Books on tape work great with my 3-1/2 year old ds. I use them for the couple of times a day that I need to nurse dd to sleep.
 

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Quote:

Originally Posted by LynnS6
What about giving him 30 minutes after dinner where he has your undivided attention? Set the timer, sit on the floor and do whatever he wants.

Then, after that 30 minutes, set the timer for another 20 minutes and tell him that this is your 'cleaning time' and that when the timer goes off, you'll be there with him again.
I agree with this. Sounds like he really needs Mommy time, and maybe if his cup is filled he will be better able to play by himself for a bit afterwards.
 

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We use a "yes bucket" (or box, or jar, whatever) and it works like a charm. Whenever I get asked to do things that are so very reasonable but no time, we write the request on a slip of paper and place it in the "yes bucket". Then, when we have 10 minutes or whatever, we can get a slip from the bucket and do it. Once they realize that you really will do the things in the bucket, they seem to be fine writing it and placing it in. I think they mostly want your acknowledgement of what they want to do.
 

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Could he help you? I'm assuming you're using the dishwasher and not handwashing dishes. He could scrape food off dishes into the trash, or put dishes in the dishwasher, or shut the door and lock it for you. You could give him the clean silverware and let him sort it and put it away.

It sounds like he's really missing you, and probably tired and grumpy from the long day. Does he sleep by himself? You could clean up after he goes to bed.

We usually have dinner from 5:30-6pm. Play/reading time from 6-7. Bedtime routines start at 7. The 2yo and 4yo are asleep by 8:00 and the 7yo is in bed reading. Then I spend 20-60 minutes cleaning, and it's concentrated cleaning because no one is making messes while I'm picking them up. Then I have the rest of the evening to recover from the day and relax.
 

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When I am in a similar situation, there's a chore that HAS to get done and dd is begging for attention, I have a few strategies:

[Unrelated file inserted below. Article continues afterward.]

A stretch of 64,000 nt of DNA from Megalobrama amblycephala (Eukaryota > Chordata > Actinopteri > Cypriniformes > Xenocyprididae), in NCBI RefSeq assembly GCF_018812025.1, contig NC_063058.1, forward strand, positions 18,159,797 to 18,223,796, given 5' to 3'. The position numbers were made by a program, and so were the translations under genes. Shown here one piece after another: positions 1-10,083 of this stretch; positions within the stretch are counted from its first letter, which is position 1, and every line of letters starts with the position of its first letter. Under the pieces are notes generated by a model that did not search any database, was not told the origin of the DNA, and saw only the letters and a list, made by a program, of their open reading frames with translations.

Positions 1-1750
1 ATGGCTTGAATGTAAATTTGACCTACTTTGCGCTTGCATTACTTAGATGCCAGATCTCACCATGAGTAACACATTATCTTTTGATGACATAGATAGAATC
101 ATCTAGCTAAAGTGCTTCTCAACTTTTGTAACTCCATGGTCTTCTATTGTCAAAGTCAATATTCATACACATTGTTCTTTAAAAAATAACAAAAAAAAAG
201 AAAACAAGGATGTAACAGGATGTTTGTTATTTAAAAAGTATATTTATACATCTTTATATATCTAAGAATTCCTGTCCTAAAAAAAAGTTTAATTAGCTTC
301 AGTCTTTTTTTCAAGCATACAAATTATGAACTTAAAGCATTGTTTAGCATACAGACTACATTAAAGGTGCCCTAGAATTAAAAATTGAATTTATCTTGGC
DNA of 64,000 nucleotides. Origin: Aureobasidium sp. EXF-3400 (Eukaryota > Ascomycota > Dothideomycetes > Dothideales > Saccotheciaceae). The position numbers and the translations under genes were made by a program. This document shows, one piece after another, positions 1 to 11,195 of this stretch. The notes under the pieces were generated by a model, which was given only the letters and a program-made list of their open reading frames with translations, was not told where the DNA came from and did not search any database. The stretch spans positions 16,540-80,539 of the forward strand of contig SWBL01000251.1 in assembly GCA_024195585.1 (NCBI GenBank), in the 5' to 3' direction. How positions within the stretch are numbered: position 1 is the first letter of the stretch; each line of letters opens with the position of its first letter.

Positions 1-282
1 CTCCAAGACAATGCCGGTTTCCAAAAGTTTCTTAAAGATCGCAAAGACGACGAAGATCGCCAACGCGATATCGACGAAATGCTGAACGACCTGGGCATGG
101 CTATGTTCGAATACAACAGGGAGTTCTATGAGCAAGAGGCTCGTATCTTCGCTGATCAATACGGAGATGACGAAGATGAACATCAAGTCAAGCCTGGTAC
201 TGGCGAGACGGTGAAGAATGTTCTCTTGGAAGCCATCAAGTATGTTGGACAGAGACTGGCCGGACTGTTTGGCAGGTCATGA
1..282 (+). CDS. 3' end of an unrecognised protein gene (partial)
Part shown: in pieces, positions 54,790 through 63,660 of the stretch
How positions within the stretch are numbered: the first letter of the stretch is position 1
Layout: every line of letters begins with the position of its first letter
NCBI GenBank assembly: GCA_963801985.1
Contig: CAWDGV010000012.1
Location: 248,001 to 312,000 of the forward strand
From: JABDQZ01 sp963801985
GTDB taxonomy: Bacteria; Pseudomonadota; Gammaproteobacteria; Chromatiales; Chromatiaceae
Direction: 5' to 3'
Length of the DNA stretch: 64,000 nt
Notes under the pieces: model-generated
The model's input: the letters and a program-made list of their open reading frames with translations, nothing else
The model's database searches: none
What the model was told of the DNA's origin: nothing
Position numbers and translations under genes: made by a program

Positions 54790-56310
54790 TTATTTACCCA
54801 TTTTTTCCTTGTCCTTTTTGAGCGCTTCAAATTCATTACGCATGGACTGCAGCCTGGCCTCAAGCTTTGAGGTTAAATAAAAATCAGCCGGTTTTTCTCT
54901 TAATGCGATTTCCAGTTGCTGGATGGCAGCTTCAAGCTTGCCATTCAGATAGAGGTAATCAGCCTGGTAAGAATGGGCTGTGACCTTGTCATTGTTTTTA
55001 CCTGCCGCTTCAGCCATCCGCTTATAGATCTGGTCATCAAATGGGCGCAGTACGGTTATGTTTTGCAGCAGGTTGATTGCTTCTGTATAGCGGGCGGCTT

I try to make the chore part of the game, like I'll tell a story that involves dishes - once upon a time there was a bowl who loved to swim (in the sink)...
We pretend that there's somethine magical lost on the floor so we have to sweep to find it,
Or I'll sing and dance while doing the washing up.
stuff like that.

I sit with dd for a few minutes and explain to her about why I have to wash up (or whatever) and listen patiently while she tells me that she doesnt want me to do it. then I ask her what I can do so that she will be happy while I wash up. what if I get out water paints and she can paint on the floor tiles before I wash them (while I do dishes), what if I give her some playdo to play with while I wash up, what if I get her a tub of water and bubbles and give her some dishes she can wsh with her dolls, does she want to teach her dolls to wash up, what if we put music on... and so on. you can get washable bath soap pens that I think you can draw on the dishes with and then wash off.

Sometimes I'll even put on a video for her to watch while I'm cleaning, and sometimes I just do it with her whinging at my heels (when I'm really desperate for a clean, like if MIL is coming over, and I'm just too past the end of my rope to care.) Then I ALWAYS follow up with a big "attention" session, and I explain to her all the while that I need to clean up now, and give her the space to be unhappy about it.

There's more, but i'm done for the night. hope this helps!
 

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Quote:

Originally Posted by chefpaige1
We use a "yes bucket" (or box, or jar, whatever) and it works like a charm. Whenever I get asked to do things that are so very reasonable but no time, we write the request on a slip of paper and place it in the "yes bucket". Then, when we have 10 minutes or whatever, we can get a slip from the bucket and do it. Once they realize that you really will do the things in the bucket, they seem to be fine writing it and placing it in. I think they mostly want your acknowledgement of what they want to do.